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Last modified:January 1, 1970 GMT
An Introduction to Matlab(tm): Lesson 7
SOLVING SIMULTANEOUS LINEAR EQUATIONS
One of the most common applications of matrix algebra occurs
in the solution of linear simultaneous equations. Consider a set of
n equations for which the unknowns are x1, x2, ....... xn.
a11x1 + a12x2 + a13x3 + ............... a1nxn = b1
a21x1 + a22x2 + a23x3 + ............... a2nxn = b2
a31x1 + a32x2 + a33x3 + ............... a3nxn = b3
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an1x1 + an2x2 + an3x3 + ............... annxn = bn
The matrix format for these equations is
[a][x] = [b]
where
a11 a12 a13 .... a1n
x1
b1
a21 a22 a23 .....a2n
x2
b2
[a] = a31 a32 a33 .... a3n
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an1 an2 an3 .... ann
[x] = x3
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xn
[b] = b3
bn
Note that only when the equations are linear in the unknown xi's is
the matrix formulation possible.
The classical matrix solution to this equation is based on the
definition of the inverse of a matrix. The inverse of a matrix is
that matrix which when multiplied by the original matrix, results
in the identity matrix. Then
a-1 a = I
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where a-1 denotes the 'inverse of matrix a' and I denotes the
identity matrix of the same order as matrix 'a'. If 'a' is a known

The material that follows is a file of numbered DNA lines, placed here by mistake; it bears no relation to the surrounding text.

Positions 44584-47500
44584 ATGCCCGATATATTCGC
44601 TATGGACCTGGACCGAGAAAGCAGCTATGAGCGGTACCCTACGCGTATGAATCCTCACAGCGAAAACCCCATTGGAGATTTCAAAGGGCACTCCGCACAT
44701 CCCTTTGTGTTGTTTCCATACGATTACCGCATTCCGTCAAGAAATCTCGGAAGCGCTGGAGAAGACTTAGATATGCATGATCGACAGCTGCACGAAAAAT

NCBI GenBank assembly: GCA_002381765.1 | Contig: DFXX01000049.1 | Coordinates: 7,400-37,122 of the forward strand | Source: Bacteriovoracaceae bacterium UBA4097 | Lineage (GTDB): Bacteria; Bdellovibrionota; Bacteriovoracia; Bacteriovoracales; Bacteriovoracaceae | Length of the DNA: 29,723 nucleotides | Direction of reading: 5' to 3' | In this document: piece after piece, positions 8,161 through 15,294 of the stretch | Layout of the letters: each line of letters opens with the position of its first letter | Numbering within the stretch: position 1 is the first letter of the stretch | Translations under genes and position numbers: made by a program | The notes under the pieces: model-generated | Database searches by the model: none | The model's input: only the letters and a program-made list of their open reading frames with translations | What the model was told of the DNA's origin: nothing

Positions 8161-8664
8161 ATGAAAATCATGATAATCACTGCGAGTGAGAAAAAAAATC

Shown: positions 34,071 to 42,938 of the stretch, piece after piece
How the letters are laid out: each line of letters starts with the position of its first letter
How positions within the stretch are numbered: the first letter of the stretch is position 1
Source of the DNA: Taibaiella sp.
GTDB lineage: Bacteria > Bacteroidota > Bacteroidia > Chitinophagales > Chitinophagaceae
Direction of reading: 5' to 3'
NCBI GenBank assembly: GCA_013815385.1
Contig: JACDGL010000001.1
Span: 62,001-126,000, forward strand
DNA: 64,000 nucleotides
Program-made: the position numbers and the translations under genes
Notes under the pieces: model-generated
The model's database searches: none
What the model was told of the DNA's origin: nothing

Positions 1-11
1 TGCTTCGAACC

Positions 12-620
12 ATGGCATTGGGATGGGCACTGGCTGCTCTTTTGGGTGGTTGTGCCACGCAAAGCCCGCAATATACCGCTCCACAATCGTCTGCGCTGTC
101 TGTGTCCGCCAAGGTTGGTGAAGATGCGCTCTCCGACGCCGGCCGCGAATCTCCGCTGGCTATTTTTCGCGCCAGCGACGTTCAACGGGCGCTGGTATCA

coefficient matrix and if 'b' is a column vector of known terms,
the problem is one of finding the n vales of x1, x2, .... xn that
satisfy these simultaneous equations. Pre-multiplying both sides of
the equation by the inverse of 'a' gives
[a-1][a][x] = [a-1][b]
or
[x] = [a-1][b]
Thus if we find the inverse of the coefficient matrix, the product
of the inverse times the matrix of non-homogeneous terms, b, yields
the unknown matrix, x. To observe the simple property of the
inverse, define the 4x4 matrix, C
C = [1 -4 3 2; 3 1 -2 1; 2 1 1 -1; 2 -1 3 1]
calculate the inverse using the 'matlab' command, inv().
C_inverse = inv(C)
and note that
C_inverse * C = [1 0 0 0;0 1 0 0;0 0 1 0;0 0 0 1]
where the right hand side is the 4x4 identity matrix.
We leave to a study of linear algebra, the method and steps
required to calculate the inverse of a matrix. Suffice it to say
here that for systems of equations numbering in the hundreds or
thousands, which often occur in complex engineering problems, the
calculation of the matrix inverse is a time consuming operation
even for modern computers.